With the current nucleus assembled and ready for one last shot at glory, Dayton Moore set to add another complimentary piece by acquiring Melky Cabrera from Chicago on Sunday afternoon.
It’s a sort of homecoming for Cabrera, who hit .305/.339/.470 for the Royals in 2011. He was an important part of a strong offensive team that summer, and was part of the quartet that raked over 40 doubles.
Just for fun, here is the batting order from March 31, 2011, the day Cabrera made his Royals debut.
Aviles – 3B
Cabrera – CF
Gordon – LF
Butler – DH
Ka’aihue – 1B
Francoeur – RF
Escobar – SS
Treanor – C
Getz – 2B
A bit of a different cast in those days, no? Of course, 2011 was the season most of what we now know as the core made their debut. Eric Hosmer was up in May. Mike Moustakas arrived in June. Lorenzo Cain was a September call-up.
Less than a week after addressing their pitching needs, the Royals needed a bat to reinforce the lineup. The switch-hitting Cabrera is hitting .295/.336/.436 with a .266 TAv which is in the neighborhood of his career output. He turns 33 next month and has moved past the prime of his career, but it’s a graceful offensive decline. You knew based on his history with the Royals and the proclivities of manager Ned Yost, he would probably hit second in the order, behind Whit Merrifield. That was confirmed in Yost’s postgame comments about the trade.
As Yost also said in the aftermath of the Royals series victory in Boston, Cabrera will be spending the majority of his time in right field. That displaces rookie Jorge Bonifacio, who is having a fine offensive campaign, hitting .263/.332/.454 with a .269 TAv. That raised some eyebrows.
On the surface, it would seem Alex Gordon would be the natural choice for the bench. His .201/.294/.296 and .226 TAv has been a drag on the offense. However, this is the Royals. Defense matters, and they are a team that is love with their defense – and with good reason. Gordon, despite the struggles at the dish, still provides value with his glove. His 5.7 FRAA ranks fifth among all left fielders this season. That’s enough to push his WARP (barely) into positive territory at 0.3.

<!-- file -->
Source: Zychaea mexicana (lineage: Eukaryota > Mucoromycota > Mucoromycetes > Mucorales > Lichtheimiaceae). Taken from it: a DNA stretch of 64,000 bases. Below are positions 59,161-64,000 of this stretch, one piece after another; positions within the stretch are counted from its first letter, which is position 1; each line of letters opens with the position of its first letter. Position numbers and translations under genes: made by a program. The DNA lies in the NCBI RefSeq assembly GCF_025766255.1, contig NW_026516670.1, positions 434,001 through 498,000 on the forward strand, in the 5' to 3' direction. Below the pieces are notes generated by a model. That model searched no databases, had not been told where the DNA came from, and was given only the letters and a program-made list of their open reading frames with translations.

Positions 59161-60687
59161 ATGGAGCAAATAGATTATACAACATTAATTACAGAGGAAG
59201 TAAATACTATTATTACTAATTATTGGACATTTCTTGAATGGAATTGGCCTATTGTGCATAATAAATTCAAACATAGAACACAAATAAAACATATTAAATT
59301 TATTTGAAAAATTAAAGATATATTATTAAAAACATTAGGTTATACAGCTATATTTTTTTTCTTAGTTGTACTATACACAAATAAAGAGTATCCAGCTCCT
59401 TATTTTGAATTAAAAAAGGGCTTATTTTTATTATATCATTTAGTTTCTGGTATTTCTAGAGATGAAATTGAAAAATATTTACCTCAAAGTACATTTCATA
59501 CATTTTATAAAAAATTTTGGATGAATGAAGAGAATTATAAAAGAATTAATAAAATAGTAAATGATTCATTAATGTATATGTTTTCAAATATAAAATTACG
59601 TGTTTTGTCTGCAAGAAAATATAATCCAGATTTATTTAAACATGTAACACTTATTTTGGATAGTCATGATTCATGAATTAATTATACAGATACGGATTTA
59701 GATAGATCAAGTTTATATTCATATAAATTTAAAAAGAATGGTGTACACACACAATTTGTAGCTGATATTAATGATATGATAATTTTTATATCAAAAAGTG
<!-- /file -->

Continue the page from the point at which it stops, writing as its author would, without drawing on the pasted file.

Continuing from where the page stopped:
Outfield defense is important to the Royals because of the makeup of their rotation. Ian Kennedy (48 percent) and Jason Vargas (43 percent) are in the top ten among starting pitchers in fly ball rate. Jason Hammel (42 percent) ranks 13th. No other team has two pitchers in the top 13 in fly ball rate. The Royals have three. And with the acreage at The K, it’s important for the Royals to have a stout outfield defense.
Cabrera carries a -5.3 FRAA in left field this season. Bonifacio has likewise struggled and has posted a -5.1 FRAA in right. With such a fly ball heavy rotation, to put man each of the corner outfield positions with below average defenders is putting a ton of weight on the glove of Lorenzo Cain. Cain is a guy the Royals need to be giving some regular rest to keep him healthy down the stretch, not adding to his responsibilities in the outfield.
Bonifacio has been a revelation for these Royals, so it’s difficult to imagine he would be pushed to the bench on a semi-permanent basis. The smart money says he’s part of a pseudo DH platoon with Brandon Moss where Bonifacio gets the majority of the plate appearances. Bonifacio, in his small sample size, has fared better against right-handers this year and has been split-neutral in the power department. Moss slugs almost 55 points higher against right-handed pitching in his career so he’ll get some of those starts. Bonifacio can spell Cabrera every once in a while in right, and can maybe give Gordon the night off in left when the Royals have someone like Trevor Cahill and his 26 percent fly ball rate on the mound.
(A Bonifacio-Cabrera corner tandem wouldn’t work with Duffy and his 41 percent fly ball rate. You could maybe get away with it as most of the balls hit in the air against Duffy go to center field, but as the leader of the staff, he should merit the best defense possible. Besides, he gets plenty of action in shallow left that it could be a dangerous defensive alignment.)
The move still represents enough of an upgrade that it’s a good one for this team. The challenge will be to share the playing time among Cabrera, Moss, Gordon and Bonifacio, but these things seem to have a way of working themselves out in the long run. Besides, a little depth in August and September is never a bad thing.
Cabrera is owed around $5 million for the rest of the year before he returns to the free agent market. The Royals will pay about half of that amount. After seeing what the Tigers got in return for JD Martinez where the Diamondbacks picked up all the remaining salary, the Royals desire to lessen the impact to payroll meant a prospect with a perhaps little higher upside was shipped to the White Sox. Clint Scoles had the write-up on what it means to lose last year’s top draft pick AJ Puckett.
For the rest of the fallout, Terrance Gore loses his spot on the 25-man for Cabrera. That is obviously the correct move. It’s difficult to justify Gore on a 25-man roster. Having a pinch running specialist on a three man bench seems misguided. He’s a weapon for sure, just one that makes a little more sense when the rosters expand in September. We will see him again in about a month.